November 2, 2012
Removing a Tree From the Roof of a House
On yesterday's blog, I showed you many scenes of destruction at my farm, caused by Hurricane Sandy. I also mentioned an 85-year-old spruce tree toppled and fell onto the Tenant House roof. Removing trees from buildings is tricky business, as you can often cause more damage to the structure. You need an experienced arborist for such jobs and I immediately called Ralph Robbins, my friend at SavATree. His crew did an amazing job. By the way, many of you have inquired about my farm animals and I can report that they are all safe.
1 Sandy left a mess on the property in Bedford. Most serious was an 85-year-old spruce, which decided to gently crash, uprooted, onto the roof of the Tenant House. Removal was extremely complicated.
2 The top of the tree snapped off and fell over the roof ridge onto the front portico.
3 All the branches were cut off the top part of the tree prior to it being lifted by ropes and pulleys off the roof and the gutter.
4 A large bucket lift was brought by Ralph Robbins and his SavATree crew to facilitate the removal.
5 The tree was almost 100-feet high and the roots, although shallow, were very wide. The disruption was very deleterious to the garden.
6 The tree fell onto the northeast side of the roof.
7 The ridge and the shingles were smashed by the impact. We do not know if the ridge cracked.
8 The crew used ropes and tools similar to a mountaineer - carabiners, pulleys, etc. They were quite artful and serious about the job, whose goal was to remove without further damage.
9 The lift was a godsend! Maneuvered by the occupant, it was very accurate and very agile.
10 The carabiner rope went over the ridge to another gadget which ratcheted the log.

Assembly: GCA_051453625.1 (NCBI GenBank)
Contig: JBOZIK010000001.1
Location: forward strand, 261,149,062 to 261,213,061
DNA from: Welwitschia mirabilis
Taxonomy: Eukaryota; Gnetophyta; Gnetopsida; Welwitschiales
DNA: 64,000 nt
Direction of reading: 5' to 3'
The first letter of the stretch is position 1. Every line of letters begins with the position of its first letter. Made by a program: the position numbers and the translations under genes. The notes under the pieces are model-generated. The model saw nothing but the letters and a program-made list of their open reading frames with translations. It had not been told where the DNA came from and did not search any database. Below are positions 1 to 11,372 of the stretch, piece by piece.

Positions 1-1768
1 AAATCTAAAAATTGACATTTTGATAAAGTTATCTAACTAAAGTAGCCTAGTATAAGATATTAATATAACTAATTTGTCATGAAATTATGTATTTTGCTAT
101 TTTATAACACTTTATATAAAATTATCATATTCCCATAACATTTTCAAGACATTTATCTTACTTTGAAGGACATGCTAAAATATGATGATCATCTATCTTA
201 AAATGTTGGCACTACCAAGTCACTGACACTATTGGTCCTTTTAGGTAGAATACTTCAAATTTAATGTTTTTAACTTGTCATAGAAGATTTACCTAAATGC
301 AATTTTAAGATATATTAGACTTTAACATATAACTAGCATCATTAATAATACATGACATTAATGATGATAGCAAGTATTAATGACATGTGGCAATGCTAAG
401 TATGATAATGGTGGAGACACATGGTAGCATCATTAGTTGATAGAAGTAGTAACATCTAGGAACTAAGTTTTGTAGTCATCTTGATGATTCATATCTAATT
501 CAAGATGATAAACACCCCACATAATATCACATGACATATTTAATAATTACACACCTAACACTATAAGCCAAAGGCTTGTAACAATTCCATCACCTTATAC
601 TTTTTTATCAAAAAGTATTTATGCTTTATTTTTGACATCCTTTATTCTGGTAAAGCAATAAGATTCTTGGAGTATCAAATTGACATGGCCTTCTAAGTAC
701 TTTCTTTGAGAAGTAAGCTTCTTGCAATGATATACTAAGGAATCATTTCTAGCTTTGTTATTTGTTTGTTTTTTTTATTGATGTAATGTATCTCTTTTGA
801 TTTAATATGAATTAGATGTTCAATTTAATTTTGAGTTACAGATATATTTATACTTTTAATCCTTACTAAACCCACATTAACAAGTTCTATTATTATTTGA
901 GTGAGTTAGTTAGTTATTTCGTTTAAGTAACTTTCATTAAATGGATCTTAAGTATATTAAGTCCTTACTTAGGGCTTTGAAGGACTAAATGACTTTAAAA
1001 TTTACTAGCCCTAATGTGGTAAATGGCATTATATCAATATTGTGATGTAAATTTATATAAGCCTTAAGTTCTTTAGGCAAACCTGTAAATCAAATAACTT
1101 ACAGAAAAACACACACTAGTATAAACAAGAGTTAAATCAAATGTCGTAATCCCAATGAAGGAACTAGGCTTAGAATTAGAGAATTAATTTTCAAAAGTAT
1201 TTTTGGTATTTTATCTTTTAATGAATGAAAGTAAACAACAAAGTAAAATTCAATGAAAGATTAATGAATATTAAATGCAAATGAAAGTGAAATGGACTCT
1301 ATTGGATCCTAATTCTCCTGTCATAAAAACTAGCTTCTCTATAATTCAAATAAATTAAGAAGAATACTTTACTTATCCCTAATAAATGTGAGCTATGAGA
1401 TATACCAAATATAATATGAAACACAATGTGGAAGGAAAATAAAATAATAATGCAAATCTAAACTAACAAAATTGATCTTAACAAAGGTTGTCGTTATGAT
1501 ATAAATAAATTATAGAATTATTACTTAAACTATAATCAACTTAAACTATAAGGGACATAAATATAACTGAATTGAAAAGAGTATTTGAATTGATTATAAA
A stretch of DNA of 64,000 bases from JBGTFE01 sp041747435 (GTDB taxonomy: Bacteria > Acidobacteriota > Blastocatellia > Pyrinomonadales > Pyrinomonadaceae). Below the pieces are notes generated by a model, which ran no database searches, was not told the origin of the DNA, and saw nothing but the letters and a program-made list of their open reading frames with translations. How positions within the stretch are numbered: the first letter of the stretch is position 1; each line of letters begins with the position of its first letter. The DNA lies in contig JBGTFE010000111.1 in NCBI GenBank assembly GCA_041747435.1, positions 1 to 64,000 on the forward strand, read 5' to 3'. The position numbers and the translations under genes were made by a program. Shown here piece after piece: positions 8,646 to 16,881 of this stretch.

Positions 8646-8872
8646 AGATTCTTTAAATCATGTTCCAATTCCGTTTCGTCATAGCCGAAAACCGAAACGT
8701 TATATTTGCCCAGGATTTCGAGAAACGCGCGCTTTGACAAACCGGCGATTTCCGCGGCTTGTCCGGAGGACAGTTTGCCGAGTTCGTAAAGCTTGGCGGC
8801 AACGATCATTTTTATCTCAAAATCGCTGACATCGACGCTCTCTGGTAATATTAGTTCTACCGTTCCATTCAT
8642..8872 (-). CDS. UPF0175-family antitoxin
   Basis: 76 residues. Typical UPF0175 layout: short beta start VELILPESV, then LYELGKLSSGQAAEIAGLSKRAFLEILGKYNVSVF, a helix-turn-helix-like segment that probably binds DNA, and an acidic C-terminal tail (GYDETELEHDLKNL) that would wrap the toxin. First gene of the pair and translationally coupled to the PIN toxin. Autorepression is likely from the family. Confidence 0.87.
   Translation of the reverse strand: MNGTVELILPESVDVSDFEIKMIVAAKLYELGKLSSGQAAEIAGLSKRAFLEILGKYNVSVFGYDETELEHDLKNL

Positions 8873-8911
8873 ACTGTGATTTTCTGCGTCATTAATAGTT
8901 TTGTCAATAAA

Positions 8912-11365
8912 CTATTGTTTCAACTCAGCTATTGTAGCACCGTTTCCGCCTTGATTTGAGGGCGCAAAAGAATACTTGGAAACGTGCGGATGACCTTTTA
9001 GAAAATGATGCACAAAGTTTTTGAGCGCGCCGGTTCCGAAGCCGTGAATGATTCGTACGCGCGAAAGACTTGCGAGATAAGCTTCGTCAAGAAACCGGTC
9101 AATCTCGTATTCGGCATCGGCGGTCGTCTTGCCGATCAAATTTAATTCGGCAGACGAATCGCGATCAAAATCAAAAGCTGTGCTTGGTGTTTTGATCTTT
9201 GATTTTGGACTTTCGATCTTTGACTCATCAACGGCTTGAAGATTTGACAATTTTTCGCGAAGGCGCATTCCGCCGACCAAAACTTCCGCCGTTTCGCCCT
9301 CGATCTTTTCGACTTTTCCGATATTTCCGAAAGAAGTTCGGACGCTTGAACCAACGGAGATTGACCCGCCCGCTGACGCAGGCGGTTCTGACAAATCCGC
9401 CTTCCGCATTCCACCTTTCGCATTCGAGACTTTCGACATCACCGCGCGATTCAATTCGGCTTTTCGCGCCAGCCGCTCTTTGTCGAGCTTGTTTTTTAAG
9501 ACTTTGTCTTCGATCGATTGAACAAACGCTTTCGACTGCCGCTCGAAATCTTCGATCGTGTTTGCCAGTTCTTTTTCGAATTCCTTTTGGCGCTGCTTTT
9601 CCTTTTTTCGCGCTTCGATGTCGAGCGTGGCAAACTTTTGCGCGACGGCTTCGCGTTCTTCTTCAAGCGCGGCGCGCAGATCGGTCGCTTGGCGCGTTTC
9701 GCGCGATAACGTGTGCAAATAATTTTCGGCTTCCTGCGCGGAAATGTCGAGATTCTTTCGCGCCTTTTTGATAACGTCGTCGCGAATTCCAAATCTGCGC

11 The bucket allowed the operator to get very close to the work.
12 It was important to cut off the branch nubbins in case the log fell back onto the roof.
13 Lifting each cut portion was a careful and slow job.
14 I worried about putting pressure on the chimney. I was very paranoid about the process!
15 The lift truck had to be driven on metal plates right into the shade garden. I wonder which plants will not survive.
16 The sawdust covered the roof from all the power sawing that occurred.
17 As large sections were removed from the trunk, it tried to stand back up.
18 Five men performed the task calmly and efficiently.
19 Another piece was sawed off.
20 Despite the laxness of the ropes, the tree started to stand on its own as it was lightened of some of its weight.
21 Some tools of the trade
22 A well-used chain saw
23 The branches were fed into a wood chipper.
24 The crew
25 Inside the house, a look at the cracked plaster.
26 Another look
27 This is what it looked like outside my property along Maple Avenue.
28 Roads were blocked throughout the entire area by large downed trees.
29 The trees tore down the overhead wires, even breaking utility poles - a very dangerous environment.